APPLYING THE QUR'ANIC PRINCIPLE OF SHURA IN NON-MUSLIM COUNTRIESby
Dr. Ahmad Shafaat (1983)
In another article, we discussed at some length the Qur'anic principle of Shura (Consultation) and its application in a Muslim society. Most of our discussion there was in the context of Muslim countries. We now turn our attention to the question of non-Muslim countries: Are Muslim communities which exist only as small minorities required to run their affairs by Shura and if so how?
Necessity of Shura
One of the Qur'anic verses where the principle of Shura is enunciated (42:38) is a Makkan verse. Commenting on this, and following Sayyid Qutb, Muhammad El-Awa says:
In view of this very sound comment we must conclude that consultation is as much a requirement for Muslims living in Montreal, Chicago, or Sydney, whose situation resembles that of Muslims in the Makkan period of Islam as it is for those living in Muslim countries whose situation is like that of the Muslims who constituted a state in Madinah, albeit not as perfect.
How can Muslim communities living in non-Muslim countries put the principle of shura into practice and thus fulfill the Qur'anic requirement?
Method of Shura
Applying the principle of shura in any community obviously requires two things. First, it requires that if members of the community have any views on any matter of community concern they should raise their voices and express their ideas. Second, there must exist in the community a process whereby various views found among the members of the community are translated into a coherent policy consistent with Islamic teachings and then put into action. If members of the community do not express their views or if various ideas circulate in the community without producing any clear policy and definite course of action, then the community obviously cannot be said to run its affairs by shura.
Consequently, in order to apply the principle of shura in Muslim communities living in non-Muslim countries we must take the following steps:
1) Brothers and sisters should honestly reflect on the present state of affairs in the community and how they should be run in the future. If, as a result of such reflection, they have any sincere and considered views, they should express those views in an appropriate way in some of the gatherings that they attend or through some of the local publications.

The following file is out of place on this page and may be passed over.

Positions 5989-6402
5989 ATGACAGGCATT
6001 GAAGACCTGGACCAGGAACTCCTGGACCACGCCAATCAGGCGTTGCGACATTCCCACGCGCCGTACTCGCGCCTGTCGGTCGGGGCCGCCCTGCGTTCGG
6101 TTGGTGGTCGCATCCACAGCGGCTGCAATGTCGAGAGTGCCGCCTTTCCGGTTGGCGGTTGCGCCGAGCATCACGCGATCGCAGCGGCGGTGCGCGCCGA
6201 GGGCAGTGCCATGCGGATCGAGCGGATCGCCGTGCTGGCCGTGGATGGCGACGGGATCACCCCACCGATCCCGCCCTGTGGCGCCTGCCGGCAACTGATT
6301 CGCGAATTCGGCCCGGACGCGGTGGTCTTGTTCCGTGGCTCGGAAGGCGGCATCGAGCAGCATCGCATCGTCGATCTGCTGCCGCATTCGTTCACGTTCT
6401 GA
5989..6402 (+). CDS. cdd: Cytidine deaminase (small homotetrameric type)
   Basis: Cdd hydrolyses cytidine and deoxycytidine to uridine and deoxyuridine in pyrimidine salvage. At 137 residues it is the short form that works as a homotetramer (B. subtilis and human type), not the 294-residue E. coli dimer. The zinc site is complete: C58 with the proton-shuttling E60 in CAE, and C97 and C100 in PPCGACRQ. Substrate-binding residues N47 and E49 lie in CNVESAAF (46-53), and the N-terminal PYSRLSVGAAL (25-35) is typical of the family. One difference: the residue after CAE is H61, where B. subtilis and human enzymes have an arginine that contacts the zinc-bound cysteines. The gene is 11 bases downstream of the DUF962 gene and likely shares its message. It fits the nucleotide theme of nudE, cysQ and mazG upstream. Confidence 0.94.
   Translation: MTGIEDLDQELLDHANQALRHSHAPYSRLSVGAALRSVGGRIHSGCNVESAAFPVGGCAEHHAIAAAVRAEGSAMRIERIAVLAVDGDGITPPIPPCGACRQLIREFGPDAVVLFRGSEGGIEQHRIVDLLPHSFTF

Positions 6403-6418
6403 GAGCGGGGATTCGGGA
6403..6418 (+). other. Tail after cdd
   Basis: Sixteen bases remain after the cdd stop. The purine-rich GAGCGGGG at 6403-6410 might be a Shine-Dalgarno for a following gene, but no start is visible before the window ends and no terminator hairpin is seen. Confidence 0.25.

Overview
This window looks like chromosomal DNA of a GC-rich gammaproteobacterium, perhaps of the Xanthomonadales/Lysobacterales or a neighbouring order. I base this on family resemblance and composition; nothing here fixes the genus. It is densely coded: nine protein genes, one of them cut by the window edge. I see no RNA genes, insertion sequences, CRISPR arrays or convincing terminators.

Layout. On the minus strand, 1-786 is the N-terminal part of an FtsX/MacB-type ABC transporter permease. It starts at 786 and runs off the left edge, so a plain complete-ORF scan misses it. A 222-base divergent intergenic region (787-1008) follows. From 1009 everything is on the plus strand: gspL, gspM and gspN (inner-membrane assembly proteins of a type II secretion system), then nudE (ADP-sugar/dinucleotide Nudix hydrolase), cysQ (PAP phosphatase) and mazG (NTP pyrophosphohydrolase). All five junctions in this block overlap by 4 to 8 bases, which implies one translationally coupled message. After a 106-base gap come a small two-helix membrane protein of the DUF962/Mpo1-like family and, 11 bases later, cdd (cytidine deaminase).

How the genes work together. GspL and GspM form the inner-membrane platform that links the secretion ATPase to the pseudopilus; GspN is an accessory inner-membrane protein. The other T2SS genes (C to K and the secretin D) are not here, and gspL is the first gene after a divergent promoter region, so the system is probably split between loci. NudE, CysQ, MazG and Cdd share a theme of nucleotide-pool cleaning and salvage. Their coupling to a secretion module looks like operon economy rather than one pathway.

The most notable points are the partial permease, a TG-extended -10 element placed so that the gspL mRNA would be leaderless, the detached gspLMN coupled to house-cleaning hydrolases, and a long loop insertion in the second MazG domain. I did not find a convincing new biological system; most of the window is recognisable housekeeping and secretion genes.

2) Two councils should be formed in the community - an Administrative Council and a Council of the Learned.
The Administrative Council
Should be chosen by election involving the entire Muslim community. Its function should be to collect various views found in the community, give them the form of a coherent policy and then put them into action.
The Council of the Learned
Should also be elected by the entire community. Its members should be nominated from among brothers and sisters who have thorough knowledge of Islam. If there are not enough such persons in town, then persons out of town may be nominated, provided they are in a position to travel to meetings now and then. The function of the Council of the Learned will be to see that the final form given to the views of the community members by the Administrative Council is not in conflict with Islamic teachings.
The first elections for the two councils should be arranged by an ad hoc committee formed by representatives of various sections of the community.
If the two councils are elected by the entire community and they function as suggested above, then the community will have duly put into practice the Qur'anic principle of shura. For, as we saw in earlier articles of this series, a genuine application of this principle must fulfill three basic conditions:
a) that all members of a Muslim community be involved in shura,
b) that all matters be decided by shura, and
c) that the decisions reached by shura should be consistent with Islamic teachings.
These conditions will clearly be fulfilled if the affairs of the community are run by two councils elected by the entire community, one council collecting, systematizing and putting into action the views found among the members of the community and the other making sure that the final policies and actions adopted in this way are consistent with Islam.
Two basic matters
After its election the Administrative Council will naturally have to consider two basic questions:
- How to acquire financial resources; and
- How to utilize those resources for the benefit of Islam and Muslims?
In this connection it should be noted that our community has plenty of financial resources of its own to look after all its needs. If everyone of us contributes 2% of his or her income the Council would have a considerable sum to spend each year for Islamic causes and community projects. Out of this amount, one third could be spent each year for acquiring property for mosques, schools, etc. and/or for expansion, repair or maintenance of existing property; one third could be spent on education of our children, developing a Muslim media (TV and radio programs, magazines, etc.) and providing extensive Islamic literature both for Muslims and for non-Muslims; and the remaining third could be spent for fighting Islamic causes and helping brothers and sisters who need some help.
If there are some brothers and sisters who might think that 2% of their income is too much for them to contribute for Islam and Muslims, then we would like to inform them that Christians whom we think not to be very religious contribute 10% of their income to their churches. That is why these churches have so much money for hiring thousands of missionaries for full-time work in Muslim countries and for sending aid to refugees and other poverty stricken communities as part of their efforts to evangelize them.
We believe that while some brothers and sisters may be skeptic about the feasibility of our suggestion, most members of our community will Inshah Allah pay the suggested 2% of their income, providing, however, the following conditions are fulfilled: